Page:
Southlake Planning and Zoning gives approval for additional Town Square lofts

Posted Monday, Aug. 26, 2013  comments  Print Reprints
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For rent lofts are one step closer to becoming a reality in a city without apartments.

The Planning and Zoning Commission recommended approving a 40-unit condominium in Southlake Town Square by a vote of 4-2 at a recent meeting.

The City Council is expected to review plans for the rental units and additional brownstones and other housing on Sept. 3.

“The best downtowns in the world have people living in them,” said Frank Bliss, president of Cooper and Stebbins. “This is downtown. It is walkable, it is appropriate and it is value adding.”

Cooper and Stebbins developed and owns the popular Southlake Town Square.

The developer plans to open the high-end condominium with units available for rent or sale, with the ultimate goal of selling all the units.

Larry Corson, director of residential development and sales, said offering units two ways avoids financial risk in terms of leasing and financing. He said the company wants to avoid initial problems with financial and appraisal markets, and dependance on presales.

“We don’t want to take that approach of doing presales,” he said. “We think that is risky.”

The Residences condominiums will include 1-3 bedroom units that the developer estimates can be rented from $3,000-6,000 a month or bought for $500,000 to $1 million.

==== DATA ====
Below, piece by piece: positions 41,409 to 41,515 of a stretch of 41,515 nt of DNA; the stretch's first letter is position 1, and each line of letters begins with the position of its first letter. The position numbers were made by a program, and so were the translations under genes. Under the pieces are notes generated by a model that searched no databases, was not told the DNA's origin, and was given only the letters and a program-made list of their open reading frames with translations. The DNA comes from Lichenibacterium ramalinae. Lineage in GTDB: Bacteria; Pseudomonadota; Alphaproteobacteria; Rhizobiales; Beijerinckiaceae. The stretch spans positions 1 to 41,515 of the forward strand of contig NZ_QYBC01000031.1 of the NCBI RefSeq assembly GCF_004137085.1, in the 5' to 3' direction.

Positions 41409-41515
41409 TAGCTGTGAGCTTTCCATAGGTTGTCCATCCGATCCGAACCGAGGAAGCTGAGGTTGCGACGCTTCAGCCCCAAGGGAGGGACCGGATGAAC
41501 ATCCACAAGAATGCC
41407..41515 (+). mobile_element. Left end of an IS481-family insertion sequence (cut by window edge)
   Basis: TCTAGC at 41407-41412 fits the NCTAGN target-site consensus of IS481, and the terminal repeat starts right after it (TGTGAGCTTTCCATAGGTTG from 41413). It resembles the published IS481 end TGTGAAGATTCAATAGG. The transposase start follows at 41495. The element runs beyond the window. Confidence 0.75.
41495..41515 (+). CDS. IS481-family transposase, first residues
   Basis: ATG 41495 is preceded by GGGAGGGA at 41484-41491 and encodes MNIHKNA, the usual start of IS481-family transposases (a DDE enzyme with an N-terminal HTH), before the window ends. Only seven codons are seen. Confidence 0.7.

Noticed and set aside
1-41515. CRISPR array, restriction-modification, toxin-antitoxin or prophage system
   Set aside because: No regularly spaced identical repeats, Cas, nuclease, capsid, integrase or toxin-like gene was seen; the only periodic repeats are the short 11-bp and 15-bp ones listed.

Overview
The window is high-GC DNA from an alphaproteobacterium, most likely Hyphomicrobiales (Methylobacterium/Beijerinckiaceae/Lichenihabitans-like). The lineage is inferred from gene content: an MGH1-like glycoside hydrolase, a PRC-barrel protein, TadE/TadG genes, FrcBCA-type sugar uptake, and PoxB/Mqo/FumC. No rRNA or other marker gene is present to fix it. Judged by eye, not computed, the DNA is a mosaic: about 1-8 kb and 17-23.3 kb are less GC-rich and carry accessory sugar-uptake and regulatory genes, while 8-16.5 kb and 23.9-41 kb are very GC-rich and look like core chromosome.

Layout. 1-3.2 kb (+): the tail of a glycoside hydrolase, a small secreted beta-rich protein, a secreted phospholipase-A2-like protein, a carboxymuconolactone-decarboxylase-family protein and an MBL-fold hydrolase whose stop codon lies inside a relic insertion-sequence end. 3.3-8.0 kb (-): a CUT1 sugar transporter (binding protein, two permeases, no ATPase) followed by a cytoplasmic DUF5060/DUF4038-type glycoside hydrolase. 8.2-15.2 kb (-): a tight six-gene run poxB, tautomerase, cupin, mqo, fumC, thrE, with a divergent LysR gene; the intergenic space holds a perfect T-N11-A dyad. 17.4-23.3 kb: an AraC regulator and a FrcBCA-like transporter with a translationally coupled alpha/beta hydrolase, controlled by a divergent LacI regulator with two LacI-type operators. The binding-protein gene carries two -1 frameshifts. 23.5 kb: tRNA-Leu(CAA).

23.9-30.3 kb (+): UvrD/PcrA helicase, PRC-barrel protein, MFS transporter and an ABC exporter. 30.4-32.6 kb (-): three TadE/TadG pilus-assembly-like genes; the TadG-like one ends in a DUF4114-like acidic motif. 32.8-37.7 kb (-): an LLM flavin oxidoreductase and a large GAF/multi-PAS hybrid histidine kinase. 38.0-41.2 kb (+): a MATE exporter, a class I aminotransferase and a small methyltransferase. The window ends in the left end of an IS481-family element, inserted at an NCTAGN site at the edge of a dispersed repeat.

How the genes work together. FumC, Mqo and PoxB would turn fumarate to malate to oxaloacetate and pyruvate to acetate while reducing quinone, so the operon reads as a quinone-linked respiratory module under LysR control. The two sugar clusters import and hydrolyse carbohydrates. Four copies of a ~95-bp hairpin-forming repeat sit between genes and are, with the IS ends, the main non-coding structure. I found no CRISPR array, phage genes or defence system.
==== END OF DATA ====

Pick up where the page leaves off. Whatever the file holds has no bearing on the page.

Commissioners Kate Smith and Shawn McCaskill opposed recommending the project to Council.

McCaskill said he was concerned about opening the building with intentions to rent.

“What if they don’t rent at $3,000-$6,000? Do we lower the rent? There’s no control over that,” he said. “We’re opening the gate and the City has no control of what might happen.”

Smith said she preferred that the developer finish the already approved housing before taking on a new project. Cooper and Stebbins plans to begin construction on The Residences when 18 of the proposed 33 new brownstones have been sold.

Chariman Robert Hudson, who was absent the first time the project was seen by the Commission, was in favor of the building.

“There’s no mechanism for this anywhere else in town,” he said. “I think that it’s absolutely necessary for the downtown to remain vibrant and have people that live here.”

Several citizens spoke for and against the condominium, including current brownstone owners and residents outside of the Town Square.

Southlake resident Kenneth Horne said this could impact how businesses decide to come to Southlake.

“We’re talking about rents from $3,000-$6,000. That’s not going to be a slum anytime soon,” Horne said.

Southlake resident Patti Rafa opposed the decision and plans to share her opposition when City Council reviews the plan.

Rafa was one of 14 people who turned in cards opposing the project but did not wish to speak.

“I feel distrust for Planning and Zoning,” she said. “It feels like citizens’ voices are not being heard from P and Z.”

Dustin L. Dangli, 817-390-7770

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